Norway has long been the leader in the electric vehicle transition. As I wrote about here, Norway’s EV policies started back in 1990 and through bipartisan political support, have evolved in a consistent manner ever since.
As part of that policy evolution, in 2016 Norway became the first country to set an end-date for the sale of internal combustion engine (ICE) passenger and light commercial vehicles. 2025 is now barely more than a year away and in September this year sales of plug-in electric vehicles (PEVs) reached 93%.
One interesting number is the proportion of full-battery EVs (BEVs) as compared to plug-in hybrid EVs (PHEVs) sold in Norway. (Together, these two are collectively known as ‘plug-in electric vehicles’ or PEVs).
It is worth noting here that whilst PHEVs are able to be sold in Norway after the 2025 cut-off date, hybrid EVs (‘HEVs’ – that is, those without a recharging plug) will be banned from sale.
However, PHEVs still include a fossil-fuel driven component and as such, Norway no longer gives them the same generous tax treatment as BEVs. The latest Norwegian new car sales figures reflect this: of that 93% PEV, 87% were BEV and only 6% PHEV.
A second consequence is the manufacturers are themselves now giving up on selling ICE vehicles in Norway. Hyundai were the first, ending sales of any ICE powered cars from January 1. VW too have announced that they will sell only electric models oil Norway from January 1, 2024. (Barely 6 weeks away now).
It seems that in Norway the end-game of the adoption curve has is being reached. Only the last part of the ‘laggard’ 16% are left switching to EV, now their ICE options are reducing and the better economic case for full BEV ownership is making itself felt.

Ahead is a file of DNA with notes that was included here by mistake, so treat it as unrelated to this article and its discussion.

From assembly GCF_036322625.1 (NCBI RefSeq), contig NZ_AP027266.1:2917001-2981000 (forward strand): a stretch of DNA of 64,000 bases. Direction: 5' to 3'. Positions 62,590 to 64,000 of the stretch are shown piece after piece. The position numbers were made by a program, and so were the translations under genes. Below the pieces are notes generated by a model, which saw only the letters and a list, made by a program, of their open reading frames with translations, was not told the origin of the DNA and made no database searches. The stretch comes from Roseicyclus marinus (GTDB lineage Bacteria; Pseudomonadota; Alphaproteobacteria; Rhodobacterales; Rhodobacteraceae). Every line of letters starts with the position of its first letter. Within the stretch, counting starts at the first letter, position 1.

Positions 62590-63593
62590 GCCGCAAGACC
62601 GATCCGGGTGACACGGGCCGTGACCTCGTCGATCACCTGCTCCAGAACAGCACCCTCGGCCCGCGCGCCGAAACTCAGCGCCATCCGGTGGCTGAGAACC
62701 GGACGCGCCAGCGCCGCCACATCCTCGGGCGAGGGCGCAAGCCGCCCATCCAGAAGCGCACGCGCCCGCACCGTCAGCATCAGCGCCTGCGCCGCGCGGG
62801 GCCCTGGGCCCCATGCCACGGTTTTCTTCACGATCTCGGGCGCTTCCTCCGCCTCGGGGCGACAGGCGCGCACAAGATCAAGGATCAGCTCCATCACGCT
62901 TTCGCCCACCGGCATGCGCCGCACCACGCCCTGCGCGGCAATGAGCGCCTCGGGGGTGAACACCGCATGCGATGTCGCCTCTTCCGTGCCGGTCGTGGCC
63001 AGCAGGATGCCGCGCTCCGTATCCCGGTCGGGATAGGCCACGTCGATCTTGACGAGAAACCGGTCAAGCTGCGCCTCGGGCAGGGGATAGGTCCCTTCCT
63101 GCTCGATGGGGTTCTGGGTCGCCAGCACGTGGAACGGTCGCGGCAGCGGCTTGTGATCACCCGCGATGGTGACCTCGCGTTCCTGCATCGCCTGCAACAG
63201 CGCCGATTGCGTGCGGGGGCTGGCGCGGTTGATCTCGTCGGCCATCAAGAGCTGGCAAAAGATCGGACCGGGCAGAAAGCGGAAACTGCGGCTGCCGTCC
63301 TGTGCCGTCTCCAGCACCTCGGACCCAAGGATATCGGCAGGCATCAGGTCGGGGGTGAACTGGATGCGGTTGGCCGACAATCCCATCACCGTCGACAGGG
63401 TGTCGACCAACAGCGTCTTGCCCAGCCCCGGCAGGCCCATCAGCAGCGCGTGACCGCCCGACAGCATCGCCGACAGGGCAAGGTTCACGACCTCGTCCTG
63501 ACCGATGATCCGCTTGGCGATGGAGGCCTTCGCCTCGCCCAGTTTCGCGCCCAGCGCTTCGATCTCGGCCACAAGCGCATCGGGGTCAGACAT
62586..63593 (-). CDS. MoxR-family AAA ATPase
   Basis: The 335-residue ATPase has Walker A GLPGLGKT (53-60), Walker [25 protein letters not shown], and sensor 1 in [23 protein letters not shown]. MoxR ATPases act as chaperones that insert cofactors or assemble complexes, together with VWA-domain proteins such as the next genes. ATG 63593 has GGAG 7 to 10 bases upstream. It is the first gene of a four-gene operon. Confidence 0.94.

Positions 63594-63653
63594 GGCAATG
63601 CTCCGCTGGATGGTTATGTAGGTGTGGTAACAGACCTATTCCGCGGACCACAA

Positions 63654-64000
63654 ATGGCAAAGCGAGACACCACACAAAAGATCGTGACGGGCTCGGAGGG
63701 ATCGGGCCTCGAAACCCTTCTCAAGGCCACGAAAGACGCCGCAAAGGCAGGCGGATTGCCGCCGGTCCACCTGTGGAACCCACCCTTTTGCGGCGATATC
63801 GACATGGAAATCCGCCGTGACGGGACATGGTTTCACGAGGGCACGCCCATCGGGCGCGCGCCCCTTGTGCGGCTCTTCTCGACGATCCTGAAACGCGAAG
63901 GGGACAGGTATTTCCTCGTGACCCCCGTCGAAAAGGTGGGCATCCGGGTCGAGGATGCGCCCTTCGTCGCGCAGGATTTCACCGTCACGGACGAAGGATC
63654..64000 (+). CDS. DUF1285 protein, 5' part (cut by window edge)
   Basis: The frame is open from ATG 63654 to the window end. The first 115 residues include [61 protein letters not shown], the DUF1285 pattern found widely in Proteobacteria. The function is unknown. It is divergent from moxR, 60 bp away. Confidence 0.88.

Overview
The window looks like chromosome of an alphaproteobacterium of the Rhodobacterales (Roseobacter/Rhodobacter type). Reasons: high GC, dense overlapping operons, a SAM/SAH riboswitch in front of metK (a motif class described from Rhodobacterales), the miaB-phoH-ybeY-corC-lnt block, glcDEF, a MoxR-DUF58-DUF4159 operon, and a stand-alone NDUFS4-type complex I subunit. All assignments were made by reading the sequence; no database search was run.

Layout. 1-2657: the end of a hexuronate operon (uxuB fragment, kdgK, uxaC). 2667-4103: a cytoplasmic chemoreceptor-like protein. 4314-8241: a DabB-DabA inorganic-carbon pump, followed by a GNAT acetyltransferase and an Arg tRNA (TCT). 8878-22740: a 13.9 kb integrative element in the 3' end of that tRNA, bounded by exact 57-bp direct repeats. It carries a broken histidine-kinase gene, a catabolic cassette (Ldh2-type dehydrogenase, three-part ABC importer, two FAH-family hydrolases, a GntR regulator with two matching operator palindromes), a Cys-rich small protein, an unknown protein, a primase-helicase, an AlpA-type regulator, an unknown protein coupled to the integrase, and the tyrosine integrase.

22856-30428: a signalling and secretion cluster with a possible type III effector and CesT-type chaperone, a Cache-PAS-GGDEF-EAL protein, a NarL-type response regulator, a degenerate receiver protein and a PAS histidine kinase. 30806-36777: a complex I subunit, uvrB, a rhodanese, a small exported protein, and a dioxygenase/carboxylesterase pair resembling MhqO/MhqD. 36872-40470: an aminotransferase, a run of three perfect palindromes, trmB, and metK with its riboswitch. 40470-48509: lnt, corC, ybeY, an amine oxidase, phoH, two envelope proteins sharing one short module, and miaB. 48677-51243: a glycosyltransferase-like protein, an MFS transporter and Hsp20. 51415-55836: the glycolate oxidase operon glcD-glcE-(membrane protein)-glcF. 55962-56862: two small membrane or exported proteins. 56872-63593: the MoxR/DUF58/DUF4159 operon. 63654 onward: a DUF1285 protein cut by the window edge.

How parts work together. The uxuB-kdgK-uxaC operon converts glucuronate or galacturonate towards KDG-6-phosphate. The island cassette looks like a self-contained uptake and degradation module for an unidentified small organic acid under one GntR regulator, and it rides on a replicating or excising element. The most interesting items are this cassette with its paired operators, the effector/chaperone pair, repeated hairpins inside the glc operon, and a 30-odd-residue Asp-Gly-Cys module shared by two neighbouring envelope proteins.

An interesting question to ask now is, given Norway has all but reached 100% PEV sales, exactly how long will it take for Norway to reach a 100% BEV fleet?
Current data shows BEVs make up 22.6% of the Norwegian passenger car fleet. Given the average life of a car in Norway is 10.7 years, this means that without any policy changes, it is likely that half of them will be still be on the road by 2034 (10.7 years’ time).
In addition, the remainder will still be tapering off from there, so Norway’s early move to majority BEV sales will still mean ICE vehicles remain on Norwegian roads for well over a decade from their 2025 end-date.
Lessons for Australia
Thankfully even the Australian government has seen this writing on the wall for PHEVs, despite heavy lobbying from some of the manufacturers. As a result, the generous Fringe Benefit Tax incentives here for PEVs sees PHEVs dropped from eligibility in 2025.
On the other side of the coin, we still don’t have a Fuel Efficiency Standard (FES) that would incentivise manufacturers to offer more low and zero emissions vehicles here.
Even worse, we still have one of the poorest fuel quality standards in the world – if that is not addressed by the FES with an associated introduction of fuel quality standards that matches existing international standards (such as Euro 6d), we will still see the world’s dirtiest ICE vehicles brought here, even if do they become more efficient!
On top of this – unless we do something soon, with Australia’s average vehicle age being similar to Norway’s (10.6 years here), it will be a long time before we see any noticeable drop in overall ICE passenger and light commercial fleet numbers.
Worse still, with the dirty fuels we use in Australia, pollution from ICE vehicles sold new here today will be polluting out roads in large numbers for a long time to come.
This is unlike areas like Europe where PEV sales are approaching one in four and existing higher fuel quality standards already mean less local level pollution and lower overall CO2-e emissions. Seems we still have a lot to learn.
Bryce Gaton is an expert on electric vehicles and contributor for The Driven and Renew Economy. He has been working in the EV sector since 2008 and is currently working as EV electrical safety trainer/supervisor for the University of Melbourne. He also provides support for the EV Transition to business, government and the public through his EV Transition consultancy EVchoice.